The digital data generator of this invention is shown in more detail in FIGS. 2A-2C. In FIG. 2A the master clock 16 is a 400 KHz. clock producing the wave form shown in FIG. 3A. Clock 16 drives the programmed synchronous divider 17 which may be programmed for a division of 2 to 9,999 giving it the capability of precisely generating desired frequencies. In the example being described the divider 17 is programmed for a division of 8,522 thereby producing the sonic clock pulses at a frequency of 46.93 Hz. Sonic pulses are shown in FIG. 3B (The sonic clock pulses are at twice the sonic frequency, 23.47 Hz, produced by the transmitter.)

The sonic clock pulses are in turn divided by the programmed synchronous divider 18 which produces the bit clock pulses shown in FIG. 3C. (The complement of the bit clock, Bit CLK, is shown in FIG. 3D.) The synchronous divider 18 is programmable for a division of 2 to 99. In the example being described, division by 16, 32 and 64 is possible to give 8, l6 and 32 sonic cycles per bit. This provides a variable number of sonic cycles per bit, consequently a variable bit length, which can be changed as the signal-to-noise ratio changes. The bit clock pulses are divided by another programmed synchronous divider l9 programmable for division between 2 and 16. This provides a variable word length. In the example being described the divider 19 is set for division by l l to provide a word length of 10 data bits and one parity bit. The word clock pulses from the divider 19 are shown in FIG. 3E.

The word clock pulses sequence the multiplexer programmer 15 which has a programmable length. In the example being described the length is 16. The outputs of stages of the programmer 15 are applied to analog multiplexer 14. The 16th stage of multiplexer programmer 15 produces the frame clock pulse.

The word clock pulses from divider 19 are applied to the convert delay generator 30 which is a monostable multivibrator. The output of convert generator 30 is shown in FIG. 3F. The output of the convert generator 30 starts the analog-to-digital converter 20 microseconds after the beginning of a data word. This delay in conversion allows the data to settle in the multiplexer 14 before it is converted. The convert delay generator 30 also resets the parallel to serial programmer 23 to a count of zero at the beginning of a data word.

Analog-to-digital converter 20 converts the analog data from the multiplexer 14 to a parallel 10 bit binary coded word. This word is stored in the analog-to-digital converter until the converter receives another convert pulse. The parallel bit outputs of the analog-to-digital converter 20 are applied to the parallel to serial switching means 21. This is driven by the programmer 23 which is driven by the bit clock pulses. The output of this switch is a serial-by-bit data signal. It is applied to a data gate 32 which is inhibited by the status signal (FIG. 3G.). This inhibits the data during the conversion from analog to digital.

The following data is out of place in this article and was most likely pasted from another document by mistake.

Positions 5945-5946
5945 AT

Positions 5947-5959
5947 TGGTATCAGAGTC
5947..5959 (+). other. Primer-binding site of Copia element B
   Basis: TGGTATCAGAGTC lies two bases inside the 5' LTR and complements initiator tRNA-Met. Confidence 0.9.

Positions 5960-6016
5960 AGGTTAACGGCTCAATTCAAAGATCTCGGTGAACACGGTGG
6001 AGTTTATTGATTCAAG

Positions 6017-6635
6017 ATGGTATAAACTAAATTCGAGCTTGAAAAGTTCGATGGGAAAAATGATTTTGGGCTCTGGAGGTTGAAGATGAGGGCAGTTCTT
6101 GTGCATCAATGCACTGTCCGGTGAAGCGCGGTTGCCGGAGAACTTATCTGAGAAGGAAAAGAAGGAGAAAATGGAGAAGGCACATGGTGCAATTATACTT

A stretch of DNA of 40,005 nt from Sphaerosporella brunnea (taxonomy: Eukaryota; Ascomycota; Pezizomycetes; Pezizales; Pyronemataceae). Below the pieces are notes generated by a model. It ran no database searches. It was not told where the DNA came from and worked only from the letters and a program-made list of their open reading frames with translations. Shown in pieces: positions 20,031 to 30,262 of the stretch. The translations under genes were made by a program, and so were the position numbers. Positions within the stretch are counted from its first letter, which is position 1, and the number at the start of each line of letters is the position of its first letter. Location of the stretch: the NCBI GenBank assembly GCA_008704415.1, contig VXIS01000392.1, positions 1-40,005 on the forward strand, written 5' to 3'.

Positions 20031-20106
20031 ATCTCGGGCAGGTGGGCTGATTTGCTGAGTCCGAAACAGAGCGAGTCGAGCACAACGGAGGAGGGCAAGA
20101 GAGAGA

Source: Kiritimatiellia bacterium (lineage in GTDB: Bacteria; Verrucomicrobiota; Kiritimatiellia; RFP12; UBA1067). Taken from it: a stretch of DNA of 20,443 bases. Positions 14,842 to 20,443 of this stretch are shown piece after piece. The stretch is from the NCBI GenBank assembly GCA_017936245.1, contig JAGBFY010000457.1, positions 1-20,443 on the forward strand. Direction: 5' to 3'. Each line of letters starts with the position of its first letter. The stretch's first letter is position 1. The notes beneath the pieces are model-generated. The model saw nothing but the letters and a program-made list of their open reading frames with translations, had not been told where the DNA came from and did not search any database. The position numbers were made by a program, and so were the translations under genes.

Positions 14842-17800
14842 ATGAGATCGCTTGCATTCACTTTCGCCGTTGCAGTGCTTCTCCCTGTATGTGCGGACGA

The serial-by-bit data signal is also applied to the parity generator flip-flop 34. The parity generator flip-flop 34 is reset to a 1" at the beginning of each word by the convert pulse, wave form 3F. The parity generator flip-flop is clocked by the bit clock and is toggled by each 1 bit in the serial-by-bit data signal. If there is an even number of ones in the ten bits of the data signal, the flip-flop 34 will be in the 1" state after ten data bits. The output of flip-flop 34 is inserted as the eleventh bit to give odd parity.

The output of data gate 32 is applied to an output gate 36 the ouput of which is applied to the'encoder. A frame clock pulse produced when the last stage of the multiplexer programmer 15 is set controls gate 36. During the time that this stage is set, data is inhibited and the generation of a sync word is enabled.

The frame pulses also set the sync word flip-flop 38. This enables sync gate 44 to insert either the sync word, from the sync word generator 40, or the complement of the sync word from the complement generator 42. In the embodiment being discussed the sync generator is a hard wired generator which generates the word 1110010011. The complement generator 42 generates the complement signal 0001101100. The output of flipflop 38 is applied to the sync gate 44 so as to enable the sync signal to pass on certain cycles and the SYNC signal to pass on alternate cycles. The advantage of transmitting both the sync word and its complement on alternate frames is this. A data word might possibly have the same bit value sequence as the sync word and this could throw the uphole receiver out of synchronism. However, it is highly improbable that there would be a data word having the bit value sequences of the sync word and its complement in alternate frames. Therefore, the uphole'receiver can easily keep in synchronism with this transmission.